Why India? Why not.
Why Young Life? Why not.
Why Campus Outreach? Why not.
Why are you the way you are? I say why not be.
My two months abroad in India are rapidly disappearing before my eyes. Thursday is my last full day. Thinking about going home, hugging my brother, drinking syllabub, decorating our Christmas tree, and seeing my grandparents are all things that make me so ready. But so much of me wants to stay. Maybe forever. I will never get tired of the colorful hubbub, constant festivals and celebrations, and adorable brown eyed babies to stare at. Sometimes I feel like my life here is a dream and if I wake up, it will all be gone. One of my absolute favorite things about this country is the idea of peace and harmony. People respect each other here, different cultures, languages, and religions don’t affect daily life from happening. It is like God decided to put all of the world’s religions and the universe’s biggest paint set into a blender and out poured India. It is a rainbow of spirituality to say the least and I love it.
If India, a country stricken with extreme poverty and depletion of resources, can manage to harbor a community of mutual respect and religious toleration, why can’t the United States? Why was the most common question I received before I left “Why India?” and the second most popular comment “Be careful. Did you hear about [insert religious extremist circumstance here]?” Yes, India has more Muslims than Pakistan. Yes, India has had instances of extreme religious intolerance. So what. You know what else India has? India has the most welcoming, accepting, peaceful, helpful, truthful, and respectful people I have ever met. Organizations like NGO schools do everything they can just to pay their teachers while feeding us coffee, cookies and expensive clean water. People we have never met open up their homes and families to us. A panel of a Hindu professor, a Muslim professor, and a Chaplin taught us of the respect different religions have for each other. They finished each other’s sentences. Hindus pay respect at Sikh temples and listen to Sufi music. While I am getting treated like a princess, people at home are still concerned about safety due to proximity of religious populations. Yes, religious toleration is definitely something I’ll miss.
I don’t think intolerance exists only on a broad level, either. It makes me sad to say it, but Furman even has intolerance within mutual faiths. Why is this a problem for us? We are all worshipping one God and we are all striving to represent him well by our organizations. The competition between groups is disgusting to me. It was a problem before I came to India, it’s just more on my mind now. I desire to live in a community of believers that support each other. I desire for that community to be larger than my close group of friends, but all believers. I desire for Furman students who attend the same church to recognize each other on campus instead of mentally segregating each other into different Christian campus organizations. We hurt each other by asking why on earth we would want to be part of a certain religious organizations. What we are missing is that by doing this, we are just prolonging the inevitable of a lost campus. Is that what we really want?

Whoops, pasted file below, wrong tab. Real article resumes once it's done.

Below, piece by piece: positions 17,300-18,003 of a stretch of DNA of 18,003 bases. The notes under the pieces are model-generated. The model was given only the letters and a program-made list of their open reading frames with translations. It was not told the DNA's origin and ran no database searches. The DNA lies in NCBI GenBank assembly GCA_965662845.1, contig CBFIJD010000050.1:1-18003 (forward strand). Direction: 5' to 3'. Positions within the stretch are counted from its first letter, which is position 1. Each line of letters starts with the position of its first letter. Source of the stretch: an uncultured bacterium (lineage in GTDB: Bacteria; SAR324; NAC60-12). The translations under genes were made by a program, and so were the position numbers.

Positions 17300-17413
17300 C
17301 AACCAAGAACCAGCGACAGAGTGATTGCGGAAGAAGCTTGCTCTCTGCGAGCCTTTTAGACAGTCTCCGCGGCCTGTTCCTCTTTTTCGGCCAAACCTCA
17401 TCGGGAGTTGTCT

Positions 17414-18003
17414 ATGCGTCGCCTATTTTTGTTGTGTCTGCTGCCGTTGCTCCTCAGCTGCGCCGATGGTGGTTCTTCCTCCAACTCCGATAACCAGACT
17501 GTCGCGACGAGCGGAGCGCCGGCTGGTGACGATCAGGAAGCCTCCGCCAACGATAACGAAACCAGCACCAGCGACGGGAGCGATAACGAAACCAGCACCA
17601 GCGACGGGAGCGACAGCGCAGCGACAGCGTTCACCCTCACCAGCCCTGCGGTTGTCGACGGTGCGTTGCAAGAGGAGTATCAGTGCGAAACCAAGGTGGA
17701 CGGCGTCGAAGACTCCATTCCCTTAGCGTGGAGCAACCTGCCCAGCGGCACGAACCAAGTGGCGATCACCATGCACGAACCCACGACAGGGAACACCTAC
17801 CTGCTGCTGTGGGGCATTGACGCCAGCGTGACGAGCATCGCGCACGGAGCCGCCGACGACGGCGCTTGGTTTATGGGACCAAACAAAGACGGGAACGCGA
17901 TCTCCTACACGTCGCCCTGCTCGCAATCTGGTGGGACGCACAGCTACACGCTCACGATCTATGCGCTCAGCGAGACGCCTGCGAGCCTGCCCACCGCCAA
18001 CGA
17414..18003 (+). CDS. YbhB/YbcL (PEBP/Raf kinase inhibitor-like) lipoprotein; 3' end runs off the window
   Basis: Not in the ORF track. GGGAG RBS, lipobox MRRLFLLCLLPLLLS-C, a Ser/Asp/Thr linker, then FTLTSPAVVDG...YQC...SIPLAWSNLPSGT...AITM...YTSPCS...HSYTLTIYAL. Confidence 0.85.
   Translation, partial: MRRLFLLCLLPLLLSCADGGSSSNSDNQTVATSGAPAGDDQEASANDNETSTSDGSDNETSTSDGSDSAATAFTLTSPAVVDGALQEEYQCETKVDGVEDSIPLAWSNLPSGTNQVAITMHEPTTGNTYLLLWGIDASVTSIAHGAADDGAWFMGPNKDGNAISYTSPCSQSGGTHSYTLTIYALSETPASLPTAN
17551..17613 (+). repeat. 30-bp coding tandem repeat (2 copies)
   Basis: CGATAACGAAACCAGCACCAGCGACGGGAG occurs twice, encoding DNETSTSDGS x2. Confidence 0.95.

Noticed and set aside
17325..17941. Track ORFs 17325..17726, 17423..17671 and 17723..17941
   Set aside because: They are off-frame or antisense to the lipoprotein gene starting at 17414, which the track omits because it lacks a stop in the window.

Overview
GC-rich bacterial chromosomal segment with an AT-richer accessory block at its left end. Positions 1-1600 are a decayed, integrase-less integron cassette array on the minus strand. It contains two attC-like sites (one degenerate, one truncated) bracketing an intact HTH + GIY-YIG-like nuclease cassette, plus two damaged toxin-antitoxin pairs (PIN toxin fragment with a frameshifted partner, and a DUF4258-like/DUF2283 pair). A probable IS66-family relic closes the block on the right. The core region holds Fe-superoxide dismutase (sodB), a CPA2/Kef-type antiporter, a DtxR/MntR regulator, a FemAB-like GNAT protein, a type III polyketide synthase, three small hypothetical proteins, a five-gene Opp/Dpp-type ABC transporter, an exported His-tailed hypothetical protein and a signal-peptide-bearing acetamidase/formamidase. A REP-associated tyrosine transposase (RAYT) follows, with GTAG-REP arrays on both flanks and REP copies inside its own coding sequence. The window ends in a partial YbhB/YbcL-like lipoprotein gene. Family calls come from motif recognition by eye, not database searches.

If staying in India meant no one asking me why I am a Young Life leader or why I am involved in Campus Outreach, I just might do it. We are too concerned with the differences between non-Christian religions than we are our own to even see the problem that lies right in front of us. This is my public statement acknowledging I will do everything I can to be a part of this acceptance and I hope if you are reading, you will join me. Being a Christian to me isn’t about forcing my beliefs on others or claiming to be better, but about love, acceptance and an understanding of those around you. I want to share what I know while still respecting those that might not agree. Hopefully if that is the path I take, it would be applied to both Christians and non Christians alike. Furman, the US, and even my own friends and family could learn a lot from this country. I know I already have and I hope it has changed me forever.
“How good and pleasant it is when God’s people live together in unity.” – Psalm 133:1
PS This music video from a movie I saw here is just incredible. You should watch it. NOW.